NSF: Electronics, Photonics, and Magnetic Devices [PD-16-1517]


The Electronics, Photonics, and Magnetic Devices (EPMD) Program seeks to improve the fundamental understanding of devices and components based on the principles of micro- and nano-electronics, optics and photonics, optoelectronics, magnetics, electromechanics, electromagnetics, and related physical phenomena. The Electronics & Magnetic Devices component of EPMD enables discovery and innovation advancing the frontiers of nanoelectronics, spin electronics, molecular and organic electronics, bioelectronics, biomagnetics, non-silicon electronics, and flexible electronics. It also addresses advances in energy-efficient electronics, sensors, low-noise, power electronics, and mixed signal devices. The Optic & PhotonicDevices component of EPMD supports research and engineering efforts leading to significant advances in novel optical sources and photodetectors, optical communication devices, photonic integrated circuits, single-photon quantum devices, and nanophotonics. It also addresses novel optical imaging and sensing applications and solar cell photovoltaics.

EPMD further supports topics in quantum devices and novel electromagnetic materials-based device solutions from DC to high-frequency, millimeter-wave and THz, monolithic integrated circuits built with them, and electromagnetic effects, components needed for communications, telemedicine, and other wireless applications. Wide bandgap semiconductor devices, device design, processing and characterization, as well as metamaterial and plasmonic based devices are of interest.   Novel electronic, photonic and magnetic devices with organic, inorganic or hybrid materials on conformable or transparent substrates are also of interest, as are carbon-based and emerging 2D atomic-layered materials for electronic, photonic, magnetic, energy harvesting and other related device application areas.  Interest also extends to novel ideas for next generation memory devices.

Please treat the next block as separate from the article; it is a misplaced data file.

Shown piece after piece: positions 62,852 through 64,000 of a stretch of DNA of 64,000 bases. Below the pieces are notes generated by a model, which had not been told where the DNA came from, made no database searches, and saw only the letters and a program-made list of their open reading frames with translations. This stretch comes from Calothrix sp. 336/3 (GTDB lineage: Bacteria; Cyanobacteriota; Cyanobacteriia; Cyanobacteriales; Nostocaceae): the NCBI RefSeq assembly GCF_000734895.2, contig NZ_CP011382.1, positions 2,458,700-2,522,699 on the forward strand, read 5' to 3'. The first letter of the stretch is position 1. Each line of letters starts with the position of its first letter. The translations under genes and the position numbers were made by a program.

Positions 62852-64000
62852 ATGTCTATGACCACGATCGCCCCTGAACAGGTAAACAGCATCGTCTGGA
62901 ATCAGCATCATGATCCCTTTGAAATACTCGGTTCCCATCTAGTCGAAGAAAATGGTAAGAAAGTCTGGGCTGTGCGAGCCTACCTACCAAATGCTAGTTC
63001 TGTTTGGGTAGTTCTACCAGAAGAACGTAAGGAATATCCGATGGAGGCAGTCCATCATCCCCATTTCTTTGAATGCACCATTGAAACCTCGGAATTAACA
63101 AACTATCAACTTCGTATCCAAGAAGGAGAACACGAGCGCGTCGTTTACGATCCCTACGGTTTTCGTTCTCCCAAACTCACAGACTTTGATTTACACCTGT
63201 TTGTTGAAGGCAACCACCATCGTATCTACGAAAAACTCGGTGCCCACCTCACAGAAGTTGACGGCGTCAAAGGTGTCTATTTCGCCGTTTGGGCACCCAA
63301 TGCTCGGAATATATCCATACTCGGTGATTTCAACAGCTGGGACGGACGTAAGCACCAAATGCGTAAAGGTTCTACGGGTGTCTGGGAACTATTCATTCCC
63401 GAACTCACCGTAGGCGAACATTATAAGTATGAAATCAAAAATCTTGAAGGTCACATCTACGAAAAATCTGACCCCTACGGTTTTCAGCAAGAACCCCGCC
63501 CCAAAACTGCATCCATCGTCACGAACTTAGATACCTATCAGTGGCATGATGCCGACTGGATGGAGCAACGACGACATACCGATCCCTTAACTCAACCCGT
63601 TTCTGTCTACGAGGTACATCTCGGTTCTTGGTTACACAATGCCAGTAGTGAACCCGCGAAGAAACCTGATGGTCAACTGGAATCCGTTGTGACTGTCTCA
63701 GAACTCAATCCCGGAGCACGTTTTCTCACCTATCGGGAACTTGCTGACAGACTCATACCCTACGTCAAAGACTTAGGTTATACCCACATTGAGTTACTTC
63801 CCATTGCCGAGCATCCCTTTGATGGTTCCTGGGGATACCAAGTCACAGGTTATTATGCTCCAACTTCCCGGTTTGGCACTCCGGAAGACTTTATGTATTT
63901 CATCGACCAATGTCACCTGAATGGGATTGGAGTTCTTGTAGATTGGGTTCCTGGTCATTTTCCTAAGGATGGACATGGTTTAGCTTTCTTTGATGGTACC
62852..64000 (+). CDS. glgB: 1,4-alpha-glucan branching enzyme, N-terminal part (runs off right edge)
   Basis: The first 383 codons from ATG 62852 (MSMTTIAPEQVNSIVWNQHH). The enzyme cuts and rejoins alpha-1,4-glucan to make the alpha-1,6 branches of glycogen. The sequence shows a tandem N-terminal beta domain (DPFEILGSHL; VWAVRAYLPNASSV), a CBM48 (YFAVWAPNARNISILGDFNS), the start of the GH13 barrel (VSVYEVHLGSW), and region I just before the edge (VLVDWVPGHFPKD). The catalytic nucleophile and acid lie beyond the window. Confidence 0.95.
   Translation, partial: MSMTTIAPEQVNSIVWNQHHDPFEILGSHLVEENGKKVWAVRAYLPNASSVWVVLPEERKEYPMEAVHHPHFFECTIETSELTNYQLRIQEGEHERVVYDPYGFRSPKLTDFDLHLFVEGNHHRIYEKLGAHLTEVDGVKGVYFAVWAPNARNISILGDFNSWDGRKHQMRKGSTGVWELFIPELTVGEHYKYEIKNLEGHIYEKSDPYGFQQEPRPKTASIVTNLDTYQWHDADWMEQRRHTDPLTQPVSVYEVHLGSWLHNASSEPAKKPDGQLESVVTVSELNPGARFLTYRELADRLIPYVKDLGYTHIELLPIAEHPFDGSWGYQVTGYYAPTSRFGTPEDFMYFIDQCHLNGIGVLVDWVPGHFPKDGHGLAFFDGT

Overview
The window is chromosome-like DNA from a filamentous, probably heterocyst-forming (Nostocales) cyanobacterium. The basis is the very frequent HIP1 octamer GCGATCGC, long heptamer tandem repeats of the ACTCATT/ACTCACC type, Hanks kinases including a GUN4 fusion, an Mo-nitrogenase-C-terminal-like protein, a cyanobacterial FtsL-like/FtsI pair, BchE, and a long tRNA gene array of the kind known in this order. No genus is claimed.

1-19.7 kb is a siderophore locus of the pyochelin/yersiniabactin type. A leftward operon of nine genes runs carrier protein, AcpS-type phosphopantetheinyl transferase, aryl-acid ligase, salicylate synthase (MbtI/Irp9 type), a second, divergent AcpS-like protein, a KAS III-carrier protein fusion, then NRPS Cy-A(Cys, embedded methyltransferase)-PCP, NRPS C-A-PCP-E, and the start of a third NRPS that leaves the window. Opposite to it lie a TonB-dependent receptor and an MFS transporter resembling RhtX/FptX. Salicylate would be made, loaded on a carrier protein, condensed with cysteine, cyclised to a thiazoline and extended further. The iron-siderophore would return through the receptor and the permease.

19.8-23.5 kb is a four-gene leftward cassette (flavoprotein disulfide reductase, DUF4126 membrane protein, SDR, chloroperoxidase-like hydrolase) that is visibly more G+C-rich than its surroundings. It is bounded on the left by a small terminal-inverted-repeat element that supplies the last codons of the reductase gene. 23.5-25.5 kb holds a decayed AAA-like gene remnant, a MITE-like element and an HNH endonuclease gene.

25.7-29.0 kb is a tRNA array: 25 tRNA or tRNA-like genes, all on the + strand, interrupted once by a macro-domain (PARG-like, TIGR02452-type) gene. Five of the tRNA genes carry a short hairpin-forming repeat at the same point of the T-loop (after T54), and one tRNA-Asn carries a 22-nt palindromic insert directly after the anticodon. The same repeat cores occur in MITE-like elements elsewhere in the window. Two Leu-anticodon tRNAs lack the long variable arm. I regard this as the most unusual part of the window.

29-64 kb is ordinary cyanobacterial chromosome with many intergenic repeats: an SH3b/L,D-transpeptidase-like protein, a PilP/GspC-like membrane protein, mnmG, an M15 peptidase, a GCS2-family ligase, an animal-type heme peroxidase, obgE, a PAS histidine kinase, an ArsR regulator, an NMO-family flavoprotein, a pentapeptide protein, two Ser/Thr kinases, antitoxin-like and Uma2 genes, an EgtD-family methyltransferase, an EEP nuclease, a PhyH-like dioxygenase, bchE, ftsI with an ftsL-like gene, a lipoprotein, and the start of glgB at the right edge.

The program supports cooperative efforts with the semiconductor industry on new nanoelectronics concepts beyond the scaling limits of silicon technology. EPMD additionally emphasizes emerging areas of diagnostic, wearable and implantable devices, and supports manipulation and real-time measurement with nanoscale precision through new approaches to imaging and metrology.

Proposals for the EPMD program may involve collaborative research to capture the breadth of expertise needed for such multidisciplinary integrative activities. ECCS will consider supporting a limited number of small team proposals of three or more investigators from different disciplines and/or universities.

For more information or to apply, go to http://www.nsf.gov/funding/pgm_summ.jsp?pims_id=505250